David Cronenberg’s career-long fascination with matters of the mind manifests itself in compelling but determinedly non-mind-bending fashion in “A Dangerous Method.” An elegant, coolly restrained account of the friendship between Sigmund Freud and Carl Jung, and its ultimate undoing by a brilliant female patient-student who came between them, this complex story from the early days of psychoanalysis engrosses and even amuses as it unfolds through a series of conversations, treatment sessions and exchanged letters. Still, the absence of gut-level impact and a talky approach to rarefied material mark it as one of Cronenberg’s more specialized entries, destined for a small but appreciative audience.
Scarcely a film one might have expected from the man who turned psychotherapy into a sick, bloody joke in 1979’s “The Brood,” “A Dangerous Method” will appeal less to Cronenberg’s body-horror contingent than to those who admire the cerebral bent that has always accompanied his love of splatter. Less concerned with the treatment of mental illness than with the way social norms encourage the suppression of human impulse, Christopher Hampton’s exceptionally coherent, literate script (adapted from his play “The Talking Cure” and John Kerr’s 1993 book “A Most Dangerous Method”) hinges on an unorthodox experiment Jung undertook with Sabina Spielrein, a Russian Jewish woman whom he treated for hysteria, and who later became a significant psychoanalyst in her own right.
First seen arriving at Jung’s Burgholzli Clinic in Zurich in 1904, Sabina (Keira Knightley) is a feral, convulsive wreck, though the film tastefully avoids depicting the obsession with defecation and masturbation that are among her more pronounced symptoms. A young doctor in his early 30s, Jung (Michael Fassbender) is just beginning to test his hero Freud’s revolutionary methods and achieves considerable success in the case of Sabina, who quickly reveals her intelligence and emotional warmth.
Two years later, Jung travels to Vienna to meet Freud (Viggo Mortensen), initiating a close but often uneasy bond with unexpected consequences when Freud asks him to treat a fellow psychiatrist, Otto Gross (Vincent Cassel). Unruly, defiant and disdainful of anything he perceives as a repressive social constraint, Otto encourages Jung to cross the lines of acceptable practice. Conveniently enough, Sabina, eager for healthy sexual experience, has given Jung an open invitation, one he is unable to resist for long despite his loyalty to his wife, Emma (Sarah Gadon), and their young children.
An illicit affair begins, dramatized with period-appropriate discretion plus a few intense bouts of spanking. Surprisingly, this aspect of the picture generates little in the way of scandalous heat, largely because Jung seems more invested in the scientific implications of the relationship than in the emotional or ethical ones. Methodical the film may be, but an element of real danger does seem crucially missing.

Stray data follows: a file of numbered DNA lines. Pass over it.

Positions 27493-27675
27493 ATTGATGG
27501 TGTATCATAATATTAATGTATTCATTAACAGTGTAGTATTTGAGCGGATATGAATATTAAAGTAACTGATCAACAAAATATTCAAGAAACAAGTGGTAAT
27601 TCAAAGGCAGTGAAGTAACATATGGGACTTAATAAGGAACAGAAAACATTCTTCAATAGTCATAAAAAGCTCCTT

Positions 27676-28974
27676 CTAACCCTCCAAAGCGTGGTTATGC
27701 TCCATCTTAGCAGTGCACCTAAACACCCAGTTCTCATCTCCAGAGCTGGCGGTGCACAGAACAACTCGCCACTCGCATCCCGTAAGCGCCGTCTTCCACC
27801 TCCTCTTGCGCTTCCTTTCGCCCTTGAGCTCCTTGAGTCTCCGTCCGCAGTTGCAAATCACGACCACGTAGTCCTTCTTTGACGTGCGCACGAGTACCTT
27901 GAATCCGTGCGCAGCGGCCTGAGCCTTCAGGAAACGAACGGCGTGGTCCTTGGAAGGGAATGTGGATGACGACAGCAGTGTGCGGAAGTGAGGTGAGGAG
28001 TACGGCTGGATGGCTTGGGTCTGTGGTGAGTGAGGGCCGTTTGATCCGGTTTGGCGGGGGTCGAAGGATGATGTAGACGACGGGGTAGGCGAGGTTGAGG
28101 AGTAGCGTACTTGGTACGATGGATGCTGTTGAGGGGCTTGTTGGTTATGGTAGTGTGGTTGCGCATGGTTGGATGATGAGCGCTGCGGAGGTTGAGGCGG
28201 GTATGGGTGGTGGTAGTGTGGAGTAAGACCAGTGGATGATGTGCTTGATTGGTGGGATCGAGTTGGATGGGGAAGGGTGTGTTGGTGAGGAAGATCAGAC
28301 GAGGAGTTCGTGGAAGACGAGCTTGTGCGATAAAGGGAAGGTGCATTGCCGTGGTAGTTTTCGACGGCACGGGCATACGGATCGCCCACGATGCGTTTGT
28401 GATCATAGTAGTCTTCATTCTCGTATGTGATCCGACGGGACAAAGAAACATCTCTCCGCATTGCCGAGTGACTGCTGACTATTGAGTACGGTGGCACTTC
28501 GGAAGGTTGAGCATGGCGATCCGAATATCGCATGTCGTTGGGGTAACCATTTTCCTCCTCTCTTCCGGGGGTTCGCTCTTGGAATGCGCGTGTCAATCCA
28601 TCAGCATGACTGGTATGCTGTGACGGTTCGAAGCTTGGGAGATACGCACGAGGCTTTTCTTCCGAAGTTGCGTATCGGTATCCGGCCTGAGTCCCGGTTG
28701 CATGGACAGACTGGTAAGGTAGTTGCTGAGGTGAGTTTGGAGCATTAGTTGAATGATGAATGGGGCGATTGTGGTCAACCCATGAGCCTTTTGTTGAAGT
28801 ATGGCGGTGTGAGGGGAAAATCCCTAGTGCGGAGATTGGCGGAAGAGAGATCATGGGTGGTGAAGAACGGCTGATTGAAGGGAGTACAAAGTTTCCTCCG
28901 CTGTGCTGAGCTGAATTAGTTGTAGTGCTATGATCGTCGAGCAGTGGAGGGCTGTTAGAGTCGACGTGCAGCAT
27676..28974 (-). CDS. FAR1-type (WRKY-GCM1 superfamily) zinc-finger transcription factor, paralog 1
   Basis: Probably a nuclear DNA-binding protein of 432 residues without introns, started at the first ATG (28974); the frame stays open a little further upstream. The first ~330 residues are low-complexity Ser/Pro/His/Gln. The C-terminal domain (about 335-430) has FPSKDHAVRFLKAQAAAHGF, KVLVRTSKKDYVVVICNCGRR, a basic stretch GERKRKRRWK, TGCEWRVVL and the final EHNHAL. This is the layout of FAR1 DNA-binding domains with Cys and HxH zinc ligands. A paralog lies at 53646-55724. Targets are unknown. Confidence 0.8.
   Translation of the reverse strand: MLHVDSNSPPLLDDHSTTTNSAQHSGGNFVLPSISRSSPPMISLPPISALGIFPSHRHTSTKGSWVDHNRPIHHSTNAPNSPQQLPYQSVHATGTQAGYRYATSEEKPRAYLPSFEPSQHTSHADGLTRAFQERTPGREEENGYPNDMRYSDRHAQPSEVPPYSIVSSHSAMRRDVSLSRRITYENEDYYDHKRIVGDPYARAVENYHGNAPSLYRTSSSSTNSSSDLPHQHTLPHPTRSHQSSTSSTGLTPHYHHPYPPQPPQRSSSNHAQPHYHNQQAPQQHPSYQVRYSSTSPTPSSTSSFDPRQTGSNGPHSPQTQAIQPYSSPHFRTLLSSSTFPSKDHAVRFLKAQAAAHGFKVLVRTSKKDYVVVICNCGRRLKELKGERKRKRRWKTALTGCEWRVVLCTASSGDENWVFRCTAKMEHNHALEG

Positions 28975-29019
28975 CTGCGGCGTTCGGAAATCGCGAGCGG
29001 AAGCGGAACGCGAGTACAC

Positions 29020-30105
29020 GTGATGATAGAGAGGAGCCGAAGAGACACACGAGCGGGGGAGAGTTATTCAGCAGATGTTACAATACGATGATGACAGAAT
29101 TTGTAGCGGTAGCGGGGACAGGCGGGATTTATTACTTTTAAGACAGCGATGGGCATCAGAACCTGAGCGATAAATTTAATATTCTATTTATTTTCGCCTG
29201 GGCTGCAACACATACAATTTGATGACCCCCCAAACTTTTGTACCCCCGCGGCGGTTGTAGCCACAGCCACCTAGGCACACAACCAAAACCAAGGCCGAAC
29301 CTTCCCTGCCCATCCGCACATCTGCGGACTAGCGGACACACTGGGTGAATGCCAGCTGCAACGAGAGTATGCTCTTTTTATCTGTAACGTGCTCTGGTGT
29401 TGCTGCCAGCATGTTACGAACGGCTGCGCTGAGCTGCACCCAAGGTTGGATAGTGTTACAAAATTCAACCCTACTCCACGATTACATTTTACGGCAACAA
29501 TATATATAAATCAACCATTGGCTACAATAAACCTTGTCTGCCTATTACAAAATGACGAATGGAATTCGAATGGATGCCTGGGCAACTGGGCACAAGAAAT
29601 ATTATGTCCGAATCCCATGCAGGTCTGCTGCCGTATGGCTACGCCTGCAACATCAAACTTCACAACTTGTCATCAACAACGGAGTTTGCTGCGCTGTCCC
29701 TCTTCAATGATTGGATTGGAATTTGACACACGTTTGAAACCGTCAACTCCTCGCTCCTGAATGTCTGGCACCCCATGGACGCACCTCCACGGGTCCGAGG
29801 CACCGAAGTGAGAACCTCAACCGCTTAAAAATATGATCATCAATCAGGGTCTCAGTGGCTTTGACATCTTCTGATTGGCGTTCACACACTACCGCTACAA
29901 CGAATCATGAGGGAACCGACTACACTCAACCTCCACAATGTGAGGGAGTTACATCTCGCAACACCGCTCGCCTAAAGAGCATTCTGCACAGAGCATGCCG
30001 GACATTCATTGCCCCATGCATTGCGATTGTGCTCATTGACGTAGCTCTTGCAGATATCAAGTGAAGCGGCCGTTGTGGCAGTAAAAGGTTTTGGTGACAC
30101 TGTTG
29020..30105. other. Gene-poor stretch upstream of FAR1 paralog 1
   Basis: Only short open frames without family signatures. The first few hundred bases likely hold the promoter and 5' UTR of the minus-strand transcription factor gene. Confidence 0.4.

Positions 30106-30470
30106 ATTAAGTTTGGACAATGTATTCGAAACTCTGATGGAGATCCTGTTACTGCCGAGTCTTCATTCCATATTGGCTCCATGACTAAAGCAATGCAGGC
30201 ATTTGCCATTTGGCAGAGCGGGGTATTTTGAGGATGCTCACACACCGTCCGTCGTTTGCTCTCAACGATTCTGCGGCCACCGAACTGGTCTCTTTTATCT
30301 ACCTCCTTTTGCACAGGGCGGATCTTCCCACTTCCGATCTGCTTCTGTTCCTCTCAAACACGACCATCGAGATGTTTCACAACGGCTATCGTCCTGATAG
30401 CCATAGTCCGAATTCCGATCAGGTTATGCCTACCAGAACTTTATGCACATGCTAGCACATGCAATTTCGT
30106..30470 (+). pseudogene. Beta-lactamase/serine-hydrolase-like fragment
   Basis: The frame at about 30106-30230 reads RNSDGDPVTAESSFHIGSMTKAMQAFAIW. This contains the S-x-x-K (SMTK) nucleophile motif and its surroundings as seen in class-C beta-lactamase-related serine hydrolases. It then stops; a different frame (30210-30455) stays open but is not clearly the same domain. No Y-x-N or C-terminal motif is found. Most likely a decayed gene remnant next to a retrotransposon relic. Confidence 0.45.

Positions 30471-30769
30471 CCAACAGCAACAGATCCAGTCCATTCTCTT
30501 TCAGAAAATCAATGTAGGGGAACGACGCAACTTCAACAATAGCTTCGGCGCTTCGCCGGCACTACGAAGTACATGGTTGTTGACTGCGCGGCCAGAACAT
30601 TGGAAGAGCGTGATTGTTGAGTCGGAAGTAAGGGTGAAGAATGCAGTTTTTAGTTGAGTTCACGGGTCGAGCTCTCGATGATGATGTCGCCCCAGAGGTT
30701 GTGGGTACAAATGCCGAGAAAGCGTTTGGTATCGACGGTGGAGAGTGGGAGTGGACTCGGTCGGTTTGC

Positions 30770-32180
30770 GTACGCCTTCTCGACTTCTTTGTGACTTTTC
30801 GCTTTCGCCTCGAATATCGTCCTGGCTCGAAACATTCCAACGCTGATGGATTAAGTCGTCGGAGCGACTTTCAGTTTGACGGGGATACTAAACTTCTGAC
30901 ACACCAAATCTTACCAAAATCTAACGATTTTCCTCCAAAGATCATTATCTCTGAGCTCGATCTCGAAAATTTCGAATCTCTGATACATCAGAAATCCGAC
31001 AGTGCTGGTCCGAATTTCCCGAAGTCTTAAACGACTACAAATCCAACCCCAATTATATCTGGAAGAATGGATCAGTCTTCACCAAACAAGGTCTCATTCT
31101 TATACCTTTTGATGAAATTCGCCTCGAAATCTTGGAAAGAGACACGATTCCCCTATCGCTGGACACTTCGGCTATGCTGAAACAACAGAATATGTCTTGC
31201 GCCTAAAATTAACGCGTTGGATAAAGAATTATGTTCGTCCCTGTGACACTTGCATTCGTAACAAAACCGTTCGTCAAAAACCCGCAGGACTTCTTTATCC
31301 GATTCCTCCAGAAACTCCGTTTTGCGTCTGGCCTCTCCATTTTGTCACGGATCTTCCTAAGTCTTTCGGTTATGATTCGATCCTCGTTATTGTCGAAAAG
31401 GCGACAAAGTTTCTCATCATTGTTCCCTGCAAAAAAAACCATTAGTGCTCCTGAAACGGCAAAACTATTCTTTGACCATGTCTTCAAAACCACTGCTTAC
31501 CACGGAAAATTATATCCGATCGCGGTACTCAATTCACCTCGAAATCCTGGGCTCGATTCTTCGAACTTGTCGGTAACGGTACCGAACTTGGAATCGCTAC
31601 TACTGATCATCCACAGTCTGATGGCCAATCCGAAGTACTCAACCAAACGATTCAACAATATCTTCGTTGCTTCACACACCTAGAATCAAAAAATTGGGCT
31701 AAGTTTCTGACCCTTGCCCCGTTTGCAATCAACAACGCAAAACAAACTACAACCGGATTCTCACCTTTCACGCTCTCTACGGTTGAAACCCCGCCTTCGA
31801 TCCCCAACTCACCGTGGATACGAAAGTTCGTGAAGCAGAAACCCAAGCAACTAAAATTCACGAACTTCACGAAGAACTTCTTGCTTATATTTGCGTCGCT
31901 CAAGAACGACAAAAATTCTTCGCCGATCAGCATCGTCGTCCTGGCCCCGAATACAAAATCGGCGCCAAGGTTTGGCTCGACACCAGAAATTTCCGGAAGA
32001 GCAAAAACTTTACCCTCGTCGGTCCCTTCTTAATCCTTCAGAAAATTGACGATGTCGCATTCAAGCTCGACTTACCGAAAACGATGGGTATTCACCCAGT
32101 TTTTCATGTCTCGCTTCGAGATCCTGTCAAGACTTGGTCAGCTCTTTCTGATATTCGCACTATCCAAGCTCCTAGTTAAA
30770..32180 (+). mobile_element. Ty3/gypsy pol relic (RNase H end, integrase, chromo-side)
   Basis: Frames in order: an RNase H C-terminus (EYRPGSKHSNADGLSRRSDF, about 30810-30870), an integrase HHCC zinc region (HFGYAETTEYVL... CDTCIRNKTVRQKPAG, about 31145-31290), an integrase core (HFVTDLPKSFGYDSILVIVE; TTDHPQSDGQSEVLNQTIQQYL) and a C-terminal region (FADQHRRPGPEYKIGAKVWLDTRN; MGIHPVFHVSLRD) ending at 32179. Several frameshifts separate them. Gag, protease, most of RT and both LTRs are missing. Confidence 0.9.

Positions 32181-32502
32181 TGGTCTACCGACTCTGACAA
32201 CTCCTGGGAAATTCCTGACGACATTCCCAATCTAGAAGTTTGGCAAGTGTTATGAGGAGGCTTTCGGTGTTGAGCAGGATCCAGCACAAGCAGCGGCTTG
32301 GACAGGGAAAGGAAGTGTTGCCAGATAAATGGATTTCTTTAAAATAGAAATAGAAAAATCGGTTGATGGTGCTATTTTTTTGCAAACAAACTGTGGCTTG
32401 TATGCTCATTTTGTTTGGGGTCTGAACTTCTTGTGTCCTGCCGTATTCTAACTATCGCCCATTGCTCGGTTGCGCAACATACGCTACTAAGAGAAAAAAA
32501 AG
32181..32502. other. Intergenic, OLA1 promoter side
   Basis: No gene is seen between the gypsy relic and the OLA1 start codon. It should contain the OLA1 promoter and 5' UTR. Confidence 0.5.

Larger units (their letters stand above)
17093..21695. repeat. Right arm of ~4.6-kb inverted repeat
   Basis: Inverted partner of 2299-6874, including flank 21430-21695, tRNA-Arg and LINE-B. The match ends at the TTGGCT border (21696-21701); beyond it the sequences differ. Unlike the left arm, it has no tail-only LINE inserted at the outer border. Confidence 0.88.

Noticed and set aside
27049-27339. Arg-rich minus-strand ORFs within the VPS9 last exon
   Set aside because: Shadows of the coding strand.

The film is far more riveting when it focuses on Freud and Jung, distilling the clash between these two equally imposing but very different minds into a series of crisp, intensely concentrated dialogues. While Jung grows impatient with Freud’s insistence that a sexual component underlies every neurosis, Freud fears Jung will discredit the cause of psychoanalysis by pushing past empirical boundaries. A decisive split occurs when Sabina, stinging from Jung’s rejection, continues her treatment and her medical studies under Freud.
Even as the story settles into an epistolary structure, it seems to run along an unbroken current of ideas, and the two male leads bring a bone-dry wit to this battle of wills and egos. Signaling both intelligence and naivete from behind his spectacles, Fassbender makes Jung a highly suggestible figure prone to blurring the lines between doctor and patient. And Mortensen’s Freud, a sardonic, ineffably sinister presence who rarely raises his voice above a silky-smooth purr, calmly steals the picture; following the thesp’s terrific work in “A History of Violence” and “Eastern Promises,” his third collaboration with Cronenberg has resulted in something no less distinctive.
Rather less assured, and initially the film’s most problematic element, is Knightley, whose brave but unskilled depiction of hysteria at times leaves itself open to easy laughs. The spectacle of the usually refined actress flailing about, taking on a grotesque underbite, and stammering and wailing in a Russian accent is perhaps intended to clash with her co-stars’ impeccable restraint, but does so here in unintended ways. But as Sabina’s condition improves, so does Knightley’s performance, eventually registering the mix of tenderness and tenacity that presumably made Spielrein such a force in her mentors’ lives.
Maintaining a cool body temperature throughout, “A Dangerous Method” shows extreme attentiveness to the subtler peculiarities of its strange story: the way Sabina’s illness frees her to slip the bonds of a patriarchal society in a way Emma cannot, for instance, or Jung and Sabina’s shared enthusiasm for Wagner, which causes Freud understandable and amusing consternation even as it beckons toward the encroaching shadow of WWI.
Precision defines every aspect of the production, from the immaculate lensing and editing to Howard Shore’s memorable score and James McAteer’s production design, which fastidiously re-creates everything from the specific minutiae of Freud’s office to the intricate instruments Jung uses during a word-association experiment. Scenic shots of Vienna and Germany’s Lake Constance add further luster to the film’s look.